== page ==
Research in Dance and Physical Activity
[ Article ]
Research in Dance and Physical Activity - Vol. 7, No. 1, pp.1-10
ISSN: 2951-4770 (Online)
Print publication date 30 Apr 2023
Received 28 Feb 2023 Revised 17 Apr 2023 Accepted 18 Apr 2023

Exploring the Educational and Social Value of Caribbean Dance in Collegiate Education Programs

Careitha Davis*
New York University, USA, Adjunct Professor

Correspondence to: *Email address:


The purpose of this research paper is to share my findings of the educational and social value of Caribbean Dance. While teaching Afro-Caribbean Dance at New York University, writing assignments and informal interviews influenced the approach to teaching cultural dances to novice and advanced dancers. The Dance Education program at NYU features an African Diaspora track for graduate students pursuing a teaching profession in African and Caribbean dance. This paper investigates the reasons why dances of the African Diaspora have been a miniscule fragment of dance study over the years in collegiate settings as well as the effects on community building and empowerment amongst college students. Research materials included historical timeline of the dances and how it relates to the movement vocabulary of African, Caribbean, and Latin dances. I used written assignments, informal interviews, academic journals, and texts on the history of Caribbean dance to investigate the ways students will be impacted while taking this course. My results demonstrate a counterintuitive effect of both education and social value based on the overall experience of the course and designing the curriculum for dancers to explore the richness of Caribbean dance. My study suggests that the reason why African and Caribbean dances have been categorized as unnecessary in dance education is due to the racism and cultural oppression that is exposed, making the course an act of social reform. I strive to provide a ritual and historic experience, personalizing the West Indian tradition and contextualizing it. Colonialism and slavery played a prominent role in the creation of folk dances that developed in the West Indies, in particular my study in Trinidad and Tobago. Learning a cultural dance is intended to recover the embodied knowledge that already resides in the people and the land it was created on. Therefore, the paper will include the method(s) for non-dancers and dancers to learn folk dances for educational purposes.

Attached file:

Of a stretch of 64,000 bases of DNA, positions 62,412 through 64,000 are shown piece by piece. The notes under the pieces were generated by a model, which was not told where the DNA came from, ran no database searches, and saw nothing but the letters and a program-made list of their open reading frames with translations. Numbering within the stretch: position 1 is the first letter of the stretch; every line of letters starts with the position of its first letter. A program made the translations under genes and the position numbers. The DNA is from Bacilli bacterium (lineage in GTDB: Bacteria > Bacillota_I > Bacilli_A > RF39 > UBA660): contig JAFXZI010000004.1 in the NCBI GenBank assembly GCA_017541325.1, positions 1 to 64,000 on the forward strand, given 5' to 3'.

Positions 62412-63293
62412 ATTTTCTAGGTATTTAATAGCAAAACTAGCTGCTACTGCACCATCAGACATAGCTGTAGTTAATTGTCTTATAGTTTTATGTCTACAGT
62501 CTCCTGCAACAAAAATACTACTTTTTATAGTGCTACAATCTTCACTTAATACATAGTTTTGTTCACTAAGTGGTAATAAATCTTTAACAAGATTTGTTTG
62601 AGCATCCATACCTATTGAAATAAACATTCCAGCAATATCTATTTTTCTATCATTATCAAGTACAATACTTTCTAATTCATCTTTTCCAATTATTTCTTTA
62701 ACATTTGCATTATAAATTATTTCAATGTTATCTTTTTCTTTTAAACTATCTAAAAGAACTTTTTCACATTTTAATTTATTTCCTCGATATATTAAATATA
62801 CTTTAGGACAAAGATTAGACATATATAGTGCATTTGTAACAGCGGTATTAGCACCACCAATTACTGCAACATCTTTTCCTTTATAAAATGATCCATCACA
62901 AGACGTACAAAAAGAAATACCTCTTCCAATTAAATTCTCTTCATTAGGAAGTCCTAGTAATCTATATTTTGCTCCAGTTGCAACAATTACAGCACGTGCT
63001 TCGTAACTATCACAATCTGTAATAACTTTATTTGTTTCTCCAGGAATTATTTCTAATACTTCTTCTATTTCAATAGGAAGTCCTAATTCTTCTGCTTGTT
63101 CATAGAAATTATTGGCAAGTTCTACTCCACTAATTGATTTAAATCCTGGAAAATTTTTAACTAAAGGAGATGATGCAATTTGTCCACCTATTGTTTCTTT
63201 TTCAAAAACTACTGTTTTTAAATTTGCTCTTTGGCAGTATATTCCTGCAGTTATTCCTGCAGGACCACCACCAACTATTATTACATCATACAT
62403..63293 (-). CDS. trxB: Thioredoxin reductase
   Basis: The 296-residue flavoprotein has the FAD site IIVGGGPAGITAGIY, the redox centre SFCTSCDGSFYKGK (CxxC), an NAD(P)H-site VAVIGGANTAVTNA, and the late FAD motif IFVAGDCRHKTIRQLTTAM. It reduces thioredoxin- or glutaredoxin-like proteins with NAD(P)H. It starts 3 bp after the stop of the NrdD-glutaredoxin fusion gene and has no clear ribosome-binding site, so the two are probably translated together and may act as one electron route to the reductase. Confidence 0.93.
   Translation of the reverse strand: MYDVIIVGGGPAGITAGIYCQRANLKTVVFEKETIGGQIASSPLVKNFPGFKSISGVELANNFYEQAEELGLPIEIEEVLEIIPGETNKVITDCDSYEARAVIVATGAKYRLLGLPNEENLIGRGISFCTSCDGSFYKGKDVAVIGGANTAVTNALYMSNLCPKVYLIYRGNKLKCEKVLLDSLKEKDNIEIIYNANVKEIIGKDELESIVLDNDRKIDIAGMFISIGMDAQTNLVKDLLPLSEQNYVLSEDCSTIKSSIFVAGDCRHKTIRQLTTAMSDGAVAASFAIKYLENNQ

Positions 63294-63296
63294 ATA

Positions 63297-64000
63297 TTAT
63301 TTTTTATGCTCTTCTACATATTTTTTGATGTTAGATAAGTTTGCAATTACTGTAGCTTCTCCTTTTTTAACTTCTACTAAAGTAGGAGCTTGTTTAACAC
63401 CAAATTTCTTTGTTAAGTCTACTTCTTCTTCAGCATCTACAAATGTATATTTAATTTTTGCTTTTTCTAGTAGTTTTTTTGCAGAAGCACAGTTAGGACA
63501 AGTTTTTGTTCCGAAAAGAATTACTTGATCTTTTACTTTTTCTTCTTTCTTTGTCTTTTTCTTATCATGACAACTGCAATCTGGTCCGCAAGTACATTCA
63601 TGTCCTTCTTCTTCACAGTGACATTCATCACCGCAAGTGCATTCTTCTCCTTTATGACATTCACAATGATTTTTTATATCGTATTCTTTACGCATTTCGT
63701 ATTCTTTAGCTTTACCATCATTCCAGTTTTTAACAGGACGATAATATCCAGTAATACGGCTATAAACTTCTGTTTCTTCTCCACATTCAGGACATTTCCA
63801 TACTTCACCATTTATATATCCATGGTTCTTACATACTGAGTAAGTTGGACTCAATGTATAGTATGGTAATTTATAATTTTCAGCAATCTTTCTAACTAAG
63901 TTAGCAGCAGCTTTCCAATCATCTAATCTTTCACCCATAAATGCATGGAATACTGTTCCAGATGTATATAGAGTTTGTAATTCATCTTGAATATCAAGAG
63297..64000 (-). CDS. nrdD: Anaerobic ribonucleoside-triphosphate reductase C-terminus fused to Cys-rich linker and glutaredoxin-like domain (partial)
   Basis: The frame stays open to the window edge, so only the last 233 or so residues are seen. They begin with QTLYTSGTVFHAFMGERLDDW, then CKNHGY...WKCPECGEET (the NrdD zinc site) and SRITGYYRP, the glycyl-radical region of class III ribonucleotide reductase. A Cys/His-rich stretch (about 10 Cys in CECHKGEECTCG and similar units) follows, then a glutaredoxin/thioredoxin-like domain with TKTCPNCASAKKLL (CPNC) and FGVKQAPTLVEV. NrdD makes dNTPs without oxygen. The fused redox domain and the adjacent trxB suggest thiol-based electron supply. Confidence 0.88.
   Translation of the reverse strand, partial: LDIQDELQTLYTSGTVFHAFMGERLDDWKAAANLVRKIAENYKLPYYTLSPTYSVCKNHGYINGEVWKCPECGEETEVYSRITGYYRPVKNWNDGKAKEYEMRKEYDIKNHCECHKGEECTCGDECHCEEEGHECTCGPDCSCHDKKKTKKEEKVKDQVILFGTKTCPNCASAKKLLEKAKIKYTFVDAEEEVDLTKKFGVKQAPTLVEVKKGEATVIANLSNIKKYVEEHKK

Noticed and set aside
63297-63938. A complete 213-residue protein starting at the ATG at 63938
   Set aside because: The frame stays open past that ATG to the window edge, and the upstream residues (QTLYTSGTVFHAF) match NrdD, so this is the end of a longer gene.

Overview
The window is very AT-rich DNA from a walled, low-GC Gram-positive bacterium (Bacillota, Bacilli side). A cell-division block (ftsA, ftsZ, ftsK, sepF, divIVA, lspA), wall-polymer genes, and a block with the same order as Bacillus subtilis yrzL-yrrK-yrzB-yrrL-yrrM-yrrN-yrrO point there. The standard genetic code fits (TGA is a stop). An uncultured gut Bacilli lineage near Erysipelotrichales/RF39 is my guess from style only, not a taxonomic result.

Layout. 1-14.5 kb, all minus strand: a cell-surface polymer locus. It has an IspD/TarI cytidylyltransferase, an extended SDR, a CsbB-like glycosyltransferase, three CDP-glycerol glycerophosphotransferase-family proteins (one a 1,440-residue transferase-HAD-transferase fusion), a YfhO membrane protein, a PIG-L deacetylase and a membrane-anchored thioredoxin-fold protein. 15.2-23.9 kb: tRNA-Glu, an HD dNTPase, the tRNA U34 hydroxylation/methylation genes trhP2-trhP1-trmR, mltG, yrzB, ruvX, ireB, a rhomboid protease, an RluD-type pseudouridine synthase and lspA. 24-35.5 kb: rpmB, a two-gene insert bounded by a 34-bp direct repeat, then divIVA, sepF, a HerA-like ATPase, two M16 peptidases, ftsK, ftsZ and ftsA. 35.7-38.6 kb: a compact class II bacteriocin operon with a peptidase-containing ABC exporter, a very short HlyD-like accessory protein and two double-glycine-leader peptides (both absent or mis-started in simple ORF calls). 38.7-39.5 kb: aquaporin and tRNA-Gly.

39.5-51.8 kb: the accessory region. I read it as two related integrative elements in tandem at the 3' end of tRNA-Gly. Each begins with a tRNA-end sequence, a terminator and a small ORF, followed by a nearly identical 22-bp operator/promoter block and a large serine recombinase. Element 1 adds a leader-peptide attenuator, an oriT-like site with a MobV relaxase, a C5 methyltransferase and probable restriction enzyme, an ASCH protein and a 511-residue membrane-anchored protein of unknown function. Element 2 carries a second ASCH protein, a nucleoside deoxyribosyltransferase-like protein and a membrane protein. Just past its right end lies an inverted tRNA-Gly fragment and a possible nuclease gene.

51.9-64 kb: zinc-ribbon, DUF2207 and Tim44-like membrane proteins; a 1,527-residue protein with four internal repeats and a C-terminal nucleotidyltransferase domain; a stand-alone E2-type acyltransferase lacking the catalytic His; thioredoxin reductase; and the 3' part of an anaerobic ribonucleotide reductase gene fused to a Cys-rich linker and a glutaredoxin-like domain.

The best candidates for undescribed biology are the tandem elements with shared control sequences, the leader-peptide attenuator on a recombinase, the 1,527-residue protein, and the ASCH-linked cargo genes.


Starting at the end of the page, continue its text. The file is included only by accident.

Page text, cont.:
decolonization, Afro-Caribbean dance, social reform, higher education, dance history, West Indian, cultural dances


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